July 5

Forget a Cash ISA! I’d buy dirt-cheap FTSE 100 dividend stocks today

first_img Click here to claim your copy now — and we’ll tell you the name of this Top US Share… free of charge! Simply click below to discover how you can take advantage of this. I would like to receive emails from you about product information and offers from The Fool and its business partners. Each of these emails will provide a link to unsubscribe from future emails. More information about how The Fool collects, stores, and handles personal data is available in its Privacy Statement. I’m sure you’ll agree that’s quite the statement from Motley Fool Co-Founder Tom Gardner.But since our US analyst team first recommended shares in this unique tech stock back in 2016, the value has soared.What’s more, we firmly believe there’s still plenty of upside in its future. In fact, even throughout the current coronavirus crisis, its performance has been beating Wall St expectations.And right now, we’re giving you a chance to discover exactly what has got our analysts all fired up about this niche industry phenomenon, in our FREE special report, A Top US Share From The Motley Fool. Roland Head | Saturday, 25th July, 2020 | More on: BATS PHNX VOD Enter Your Email Address See all posts by Roland Head Cash ISAs have become pretty hopeless for anyone needing an income from their savings and investments. The best one-year rate I can find at the time of writing is just 1.2%. For a long-term income, I think it makes more sense to buy FTSE 100 dividend stocks.For this piece, I’ve selected three stocks with an average forecast yield of 7.1%. All three payouts should be backed by cash flow — I think they look safe for the foreseeable future.5G is here – and shares of this ‘sleeping giant’ could be a great way for you to potentially profit!According to one leading industry firm, the 5G boom could create a global industry worth US$12.3 TRILLION out of thin air…And if you click here we’ll show you something that could be key to unlocking 5G’s full potential…A sinful 8% payoutHealth-conscious investors should look away now. Dividends at British American Tobacco (LSE: BATS) depend on cigarette brands such as Dunhill, Rothmans and Lucky Strike.Sales have suffered slightly due to lockdown restrictions in some markets, but the company still expects revenue growth of between 1% and 3% this year.Not all investors are comfortable with tobacco stocks. But the financial reality is that BATS enjoys stable profits, high profit margins and strong cash generation. Net debt is gradually falling after a series of acquisitions and chief executive Jack Bowles seems confident that dividend growth can be maintained.Although I’d like to see BATS’ debt a little lower, I agree with Mr Bowles. Last year’s 203p per share payout was comfortably covered by free cash flow.Analysts expect the dividend to rise by 7% to 217p per share this year, giving a forecast yield of 8.1%. I think this FTSE 100 dividend stock remains a top pick for income.This dividend stalwart looks like a buy to meMy next pick is telecoms giant Vodafone Group (LSE: VOD). Best known as a mobile operator in the UK, it’s also one of the biggest broadband network operators in mainland Europe and a top mobile operator in Africa.The group’s operations are being fine-tuned and focused by chief executive Nick Read, who was previously Vodafone’s finance boss. He knows exactly how all the nuts and bolts go together. I believe he’s doing a good job restoring the firm’s reputation as a top FTSE 100 dividend stock.Although the UK government’s decision to ban Huawei kit from UK networks is a blow, Vodafone has until 2027 to remove all of the Chinese firm’s kit from its 5G network. Equipment used on older networks will be allowed to stay in place.I suspect the cost of these changes will be absorbed without too much difficulty. I certainly don’t think it will pose a threat to Vodafone’s 6.3% dividend yield, which was comfortably covered by surplus cash last year.Don’t overlook this FTSE 100 dividend stockYou might not have heard of FTSE 100 life insurer Phoenix Group (LON: PHNX). This is because the firm’s activities are mostly concerned with managing closed books of older policies, which it buys from other insurance companies.Phoenix is a specialised and efficient business that generates a lot of surplus cash. Although dividend growth has only averaged about 2% in recent years, that’s enough to match inflation. And with the shares offering a yield of 7%, shareholders receive a decent cash return on their investment each year.The only downside of this business is that it’s difficult to understand. We really don’t have much choice but to trust the firm’s calculations about future profits and cash flow. However, I’ve been following this stock for some time and believe Phoenix has a good track record of delivering on its promises.center_img Forget a Cash ISA! I’d buy dirt-cheap FTSE 100 dividend stocks today Renowned stock-picker Mark Rogers and his analyst team at The Motley Fool UK have named 6 shares that they believe UK investors should consider buying NOW.So if you’re looking for more stock ideas to try and best position your portfolio today, then it might be a good day for you. Because we’re offering a full 33% off your first year of membership to our flagship share-tipping service, backed by our ‘no quibbles’ 30-day subscription fee refund guarantee. Our 6 ‘Best Buys Now’ Shares Image source: Getty Images. Roland Head owns shares of British American Tobacco. The Motley Fool UK has no position in any of the shares mentioned. Views expressed on the companies mentioned in this article are those of the writer and therefore may differ from the official recommendations we make in our subscription services such as Share Advisor, Hidden Winners and Pro. Here at The Motley Fool we believe that considering a diverse range of insights makes us better investors. “This Stock Could Be Like Buying Amazon in 1997”last_img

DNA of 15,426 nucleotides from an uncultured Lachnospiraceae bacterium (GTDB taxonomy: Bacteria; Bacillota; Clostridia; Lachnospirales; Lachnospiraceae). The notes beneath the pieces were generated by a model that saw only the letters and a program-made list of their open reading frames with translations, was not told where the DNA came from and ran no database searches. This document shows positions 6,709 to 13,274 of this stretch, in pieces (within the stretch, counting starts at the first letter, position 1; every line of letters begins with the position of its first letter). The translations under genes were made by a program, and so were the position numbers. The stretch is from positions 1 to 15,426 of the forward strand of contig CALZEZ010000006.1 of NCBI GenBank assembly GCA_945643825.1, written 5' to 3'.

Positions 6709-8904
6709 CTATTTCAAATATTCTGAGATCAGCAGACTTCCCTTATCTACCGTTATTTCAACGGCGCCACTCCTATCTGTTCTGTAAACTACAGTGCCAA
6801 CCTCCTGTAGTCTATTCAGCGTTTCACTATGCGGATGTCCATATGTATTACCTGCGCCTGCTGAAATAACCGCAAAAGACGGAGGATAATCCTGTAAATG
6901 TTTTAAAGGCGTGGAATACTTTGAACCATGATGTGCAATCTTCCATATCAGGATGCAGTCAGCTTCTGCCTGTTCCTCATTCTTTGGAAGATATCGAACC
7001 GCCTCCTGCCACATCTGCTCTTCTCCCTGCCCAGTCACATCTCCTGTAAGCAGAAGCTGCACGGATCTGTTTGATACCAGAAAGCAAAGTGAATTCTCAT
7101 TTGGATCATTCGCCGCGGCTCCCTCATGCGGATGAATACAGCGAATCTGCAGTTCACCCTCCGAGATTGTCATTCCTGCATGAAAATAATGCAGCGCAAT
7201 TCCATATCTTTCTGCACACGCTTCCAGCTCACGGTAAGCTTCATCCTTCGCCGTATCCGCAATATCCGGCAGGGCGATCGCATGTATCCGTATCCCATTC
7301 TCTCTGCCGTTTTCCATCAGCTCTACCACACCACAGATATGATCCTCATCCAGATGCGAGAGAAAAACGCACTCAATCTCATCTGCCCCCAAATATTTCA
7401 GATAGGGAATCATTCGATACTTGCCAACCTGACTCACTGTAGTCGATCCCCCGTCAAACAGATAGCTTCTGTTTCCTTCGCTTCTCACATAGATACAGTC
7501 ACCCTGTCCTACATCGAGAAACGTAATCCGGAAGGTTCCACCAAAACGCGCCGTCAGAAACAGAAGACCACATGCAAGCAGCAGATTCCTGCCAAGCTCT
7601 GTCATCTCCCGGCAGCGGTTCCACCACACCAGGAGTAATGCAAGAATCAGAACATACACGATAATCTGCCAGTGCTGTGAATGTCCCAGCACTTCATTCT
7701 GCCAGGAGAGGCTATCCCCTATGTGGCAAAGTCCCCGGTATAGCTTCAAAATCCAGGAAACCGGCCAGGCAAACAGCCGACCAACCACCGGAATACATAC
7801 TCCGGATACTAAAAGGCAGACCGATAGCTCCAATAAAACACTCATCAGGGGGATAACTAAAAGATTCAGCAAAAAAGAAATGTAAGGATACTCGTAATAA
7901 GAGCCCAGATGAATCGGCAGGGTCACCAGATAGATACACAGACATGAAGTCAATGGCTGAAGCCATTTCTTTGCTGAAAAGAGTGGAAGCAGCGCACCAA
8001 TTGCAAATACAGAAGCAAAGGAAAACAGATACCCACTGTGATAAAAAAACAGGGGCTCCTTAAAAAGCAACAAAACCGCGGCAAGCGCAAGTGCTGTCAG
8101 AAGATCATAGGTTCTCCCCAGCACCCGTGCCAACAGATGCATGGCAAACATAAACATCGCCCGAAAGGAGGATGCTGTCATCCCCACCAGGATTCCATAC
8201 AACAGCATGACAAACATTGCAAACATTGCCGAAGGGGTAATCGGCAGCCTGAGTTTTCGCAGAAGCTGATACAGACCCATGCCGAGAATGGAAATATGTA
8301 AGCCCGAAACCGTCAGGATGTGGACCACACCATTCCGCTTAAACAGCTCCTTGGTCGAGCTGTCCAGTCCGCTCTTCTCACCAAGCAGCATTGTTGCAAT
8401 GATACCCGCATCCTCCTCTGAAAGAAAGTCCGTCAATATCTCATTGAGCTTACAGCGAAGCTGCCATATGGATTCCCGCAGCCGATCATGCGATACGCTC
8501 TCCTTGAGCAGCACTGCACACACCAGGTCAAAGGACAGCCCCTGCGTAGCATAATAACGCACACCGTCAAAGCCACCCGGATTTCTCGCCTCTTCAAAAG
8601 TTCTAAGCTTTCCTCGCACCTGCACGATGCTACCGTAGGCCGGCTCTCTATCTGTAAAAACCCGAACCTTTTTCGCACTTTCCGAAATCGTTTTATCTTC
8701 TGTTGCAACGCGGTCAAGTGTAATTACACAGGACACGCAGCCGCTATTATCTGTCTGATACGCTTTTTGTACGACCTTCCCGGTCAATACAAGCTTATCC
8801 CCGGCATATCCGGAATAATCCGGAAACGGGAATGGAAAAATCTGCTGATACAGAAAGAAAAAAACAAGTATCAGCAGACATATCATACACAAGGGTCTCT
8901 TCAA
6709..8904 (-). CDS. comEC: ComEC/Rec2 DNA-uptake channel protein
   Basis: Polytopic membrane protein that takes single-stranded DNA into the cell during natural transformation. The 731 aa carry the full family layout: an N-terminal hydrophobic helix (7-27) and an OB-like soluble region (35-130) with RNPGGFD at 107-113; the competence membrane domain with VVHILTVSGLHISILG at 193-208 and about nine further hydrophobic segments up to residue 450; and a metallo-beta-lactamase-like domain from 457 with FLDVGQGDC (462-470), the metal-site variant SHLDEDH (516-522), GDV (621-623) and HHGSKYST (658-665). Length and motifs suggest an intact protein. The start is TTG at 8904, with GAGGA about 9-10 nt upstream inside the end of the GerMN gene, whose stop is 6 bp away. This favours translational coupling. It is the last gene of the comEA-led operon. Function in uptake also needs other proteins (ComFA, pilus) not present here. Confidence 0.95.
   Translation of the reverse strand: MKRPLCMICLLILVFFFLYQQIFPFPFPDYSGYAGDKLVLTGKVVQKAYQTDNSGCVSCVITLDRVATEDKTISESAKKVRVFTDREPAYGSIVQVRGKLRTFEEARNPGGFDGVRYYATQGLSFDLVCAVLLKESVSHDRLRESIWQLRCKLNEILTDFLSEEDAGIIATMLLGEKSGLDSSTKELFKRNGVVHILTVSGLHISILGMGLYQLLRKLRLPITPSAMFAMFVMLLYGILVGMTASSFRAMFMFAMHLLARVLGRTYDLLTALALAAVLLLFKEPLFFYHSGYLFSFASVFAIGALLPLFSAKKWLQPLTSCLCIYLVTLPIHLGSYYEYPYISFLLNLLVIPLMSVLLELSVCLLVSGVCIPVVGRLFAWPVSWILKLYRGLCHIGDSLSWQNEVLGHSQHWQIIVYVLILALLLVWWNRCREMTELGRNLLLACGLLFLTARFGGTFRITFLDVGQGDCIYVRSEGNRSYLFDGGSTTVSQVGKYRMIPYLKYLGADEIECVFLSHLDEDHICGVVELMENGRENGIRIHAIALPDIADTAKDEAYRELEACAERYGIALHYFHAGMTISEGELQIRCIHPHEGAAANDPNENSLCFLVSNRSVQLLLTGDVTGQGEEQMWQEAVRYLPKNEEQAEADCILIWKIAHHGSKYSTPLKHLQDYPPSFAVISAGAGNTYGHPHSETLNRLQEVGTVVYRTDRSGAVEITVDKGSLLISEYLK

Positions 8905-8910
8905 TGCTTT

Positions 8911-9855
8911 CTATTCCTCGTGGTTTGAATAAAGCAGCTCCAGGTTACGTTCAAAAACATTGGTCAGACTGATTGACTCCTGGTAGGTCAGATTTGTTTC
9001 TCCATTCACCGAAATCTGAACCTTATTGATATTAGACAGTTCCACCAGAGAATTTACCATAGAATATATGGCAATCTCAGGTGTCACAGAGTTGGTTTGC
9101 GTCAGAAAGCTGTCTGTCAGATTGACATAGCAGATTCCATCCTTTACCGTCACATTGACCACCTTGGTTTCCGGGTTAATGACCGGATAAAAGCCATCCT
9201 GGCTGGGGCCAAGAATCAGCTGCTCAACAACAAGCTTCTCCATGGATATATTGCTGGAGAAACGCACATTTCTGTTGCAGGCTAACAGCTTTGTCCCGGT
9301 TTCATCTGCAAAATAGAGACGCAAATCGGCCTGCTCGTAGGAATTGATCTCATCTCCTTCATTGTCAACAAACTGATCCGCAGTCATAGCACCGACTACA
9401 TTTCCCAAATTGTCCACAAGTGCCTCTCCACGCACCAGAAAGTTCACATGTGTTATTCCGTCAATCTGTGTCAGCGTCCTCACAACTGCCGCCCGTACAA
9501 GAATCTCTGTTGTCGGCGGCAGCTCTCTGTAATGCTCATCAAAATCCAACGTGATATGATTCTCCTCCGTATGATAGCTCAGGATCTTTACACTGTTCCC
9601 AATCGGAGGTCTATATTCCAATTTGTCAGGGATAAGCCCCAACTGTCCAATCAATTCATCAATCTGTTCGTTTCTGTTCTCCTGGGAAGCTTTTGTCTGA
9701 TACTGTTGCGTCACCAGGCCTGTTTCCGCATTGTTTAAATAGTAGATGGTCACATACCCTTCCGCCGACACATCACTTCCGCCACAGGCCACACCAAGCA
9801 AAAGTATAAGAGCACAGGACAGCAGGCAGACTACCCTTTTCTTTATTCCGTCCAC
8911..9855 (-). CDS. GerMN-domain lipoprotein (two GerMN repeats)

Tags: , , , , , , , , , , ,
Copyright 2021. All rights reserved.

Posted July 5, 2021 by admin in category "olaxyxdvbgli

Leave a Reply

Your email address will not be published. Required fields are marked *